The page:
Wednesday, May 14, 2014

Not So Colonial Hauntings--Williamsburg, Virginia

Kimball Theatre
formerly the Williamsburg Theatre
428 West Duke of Gloucester Street
Williamsburg, Virginia

Williamsburg is more reconstruction than restoration. When John D. Rockefeller, Jr. and W. A. R. Goodwin began their project to return part of the town to what it had been in the mid-18th century, the passage of time had taken its toll on the city. Some buildings were missing and had to be reconstructed while others had modern additions that had to be removed. Plus, there was a need to provide accommodations and conveniences that modern visitors would expect.
Merchant's Square with the Kimball Theatre as the two-story
brick building on the right. Photo 2008, by Ser Amantio di
Nicolao. Courtesy of Wikipedia.
Rockefeller envisioned Merchant’s Square as providing many of the modern shopping and entertainment conveniences that would be required by visitors and residents alike while still maintaining a colonial atmosphere. Among the entertainment options offered was the Williamsburg Theatre which offered live performances as well as films in a graceful and air-conditioned structure. The theatre opened in January of 1933 with a performance of George Farquhar’s Restoration Comedy, The Recruiting Officer. According to the Colonial Williamsburg foundation, this play was the first play performed in British North America when it was produced in Williamsburg. Additionally, this play was the first play performed in the Dock Street Theatre in Charleston, South Carolina. The theatre was restored in 2000 and named for Bill and Gretchen Kimball, who sponsored the restoration.

As one might expect, not all the spirits in Colonial Williamsburg are from the 18th century. With Williamsburg’s location among the many Virginia battlefields of the Civil War, it seems that there are far more spirits left over from that conflict. Legend holds that the spirit within the Kimball is a Union soldier.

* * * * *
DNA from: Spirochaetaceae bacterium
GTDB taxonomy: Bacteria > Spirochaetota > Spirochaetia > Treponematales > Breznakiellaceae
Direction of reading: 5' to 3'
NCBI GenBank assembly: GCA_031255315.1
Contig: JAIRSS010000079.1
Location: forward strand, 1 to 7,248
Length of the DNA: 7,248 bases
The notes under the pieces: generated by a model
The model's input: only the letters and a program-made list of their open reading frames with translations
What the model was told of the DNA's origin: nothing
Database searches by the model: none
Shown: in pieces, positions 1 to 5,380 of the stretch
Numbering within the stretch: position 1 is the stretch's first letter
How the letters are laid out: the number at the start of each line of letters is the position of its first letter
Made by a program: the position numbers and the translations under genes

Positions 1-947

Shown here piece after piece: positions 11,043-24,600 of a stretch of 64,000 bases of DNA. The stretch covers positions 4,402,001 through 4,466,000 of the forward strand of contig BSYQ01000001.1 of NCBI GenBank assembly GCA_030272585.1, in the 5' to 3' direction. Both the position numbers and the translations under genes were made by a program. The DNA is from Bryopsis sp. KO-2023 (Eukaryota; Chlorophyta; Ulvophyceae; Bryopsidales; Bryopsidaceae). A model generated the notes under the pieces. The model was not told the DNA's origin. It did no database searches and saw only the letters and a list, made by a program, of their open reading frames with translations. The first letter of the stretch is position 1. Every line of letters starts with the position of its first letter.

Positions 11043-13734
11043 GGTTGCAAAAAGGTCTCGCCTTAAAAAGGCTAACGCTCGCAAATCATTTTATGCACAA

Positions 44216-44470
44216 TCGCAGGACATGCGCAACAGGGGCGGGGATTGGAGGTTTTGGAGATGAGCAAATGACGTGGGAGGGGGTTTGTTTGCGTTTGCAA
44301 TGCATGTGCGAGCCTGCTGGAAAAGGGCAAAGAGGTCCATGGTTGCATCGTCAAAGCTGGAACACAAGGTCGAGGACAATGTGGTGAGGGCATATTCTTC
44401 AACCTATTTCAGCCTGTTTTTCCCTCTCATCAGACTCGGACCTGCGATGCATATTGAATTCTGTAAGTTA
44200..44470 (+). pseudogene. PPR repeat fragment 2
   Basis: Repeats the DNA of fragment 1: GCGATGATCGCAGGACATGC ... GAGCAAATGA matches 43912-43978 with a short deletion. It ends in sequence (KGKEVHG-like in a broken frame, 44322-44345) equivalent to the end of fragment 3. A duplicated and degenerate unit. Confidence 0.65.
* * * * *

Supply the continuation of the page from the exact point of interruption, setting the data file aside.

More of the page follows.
The land now occupied by the Kimball Theatre was once the home of the Ware family. During the Civil War, the Ware women, as many did during the war, took in wounded soldiers and attempted to nurse them back to health. They took in a young soldier who had been wounded in the Battle of Williamsburg, though their care was in vain. The soldier passed away and the ladies took his body to the parlor to await disposal. After Union soldiers captured the town they went house to house in search of Confederates hiding among the civilians. Upon reaching the Ware house one soldier was shown to the parlor and the sheet covering the young soldier’s body pulled back. The young Union soldier was terrified to see the body of his own brother who with his different political biases had joined the Confederates. Sadly, the young Union soldier was not long for this earth and was killed not long afterwards.

A spirit, possibly that of the Union soldier, has been seen within the theatre. Wearing blue, he appears to be frantically searching for something among the backstage rooms and then suddenly disappears.

Behrend, Jackie Eileen. The Hauntings of Williamsburg, Yorktown, and 
     Jamestown. Winston-Salem, NC: John F. Blair, 1998.
Chappell, Edward, Mary Harding Sadler and Llewellyn Jewell Hensley. National
     Register of Historic Places nomination form for Merchants Square and Resort 
     Historic District. 28 February 2006.
Colonial Williamsburg. “Kimball Theatre.” Accessed 6 April 2013. 

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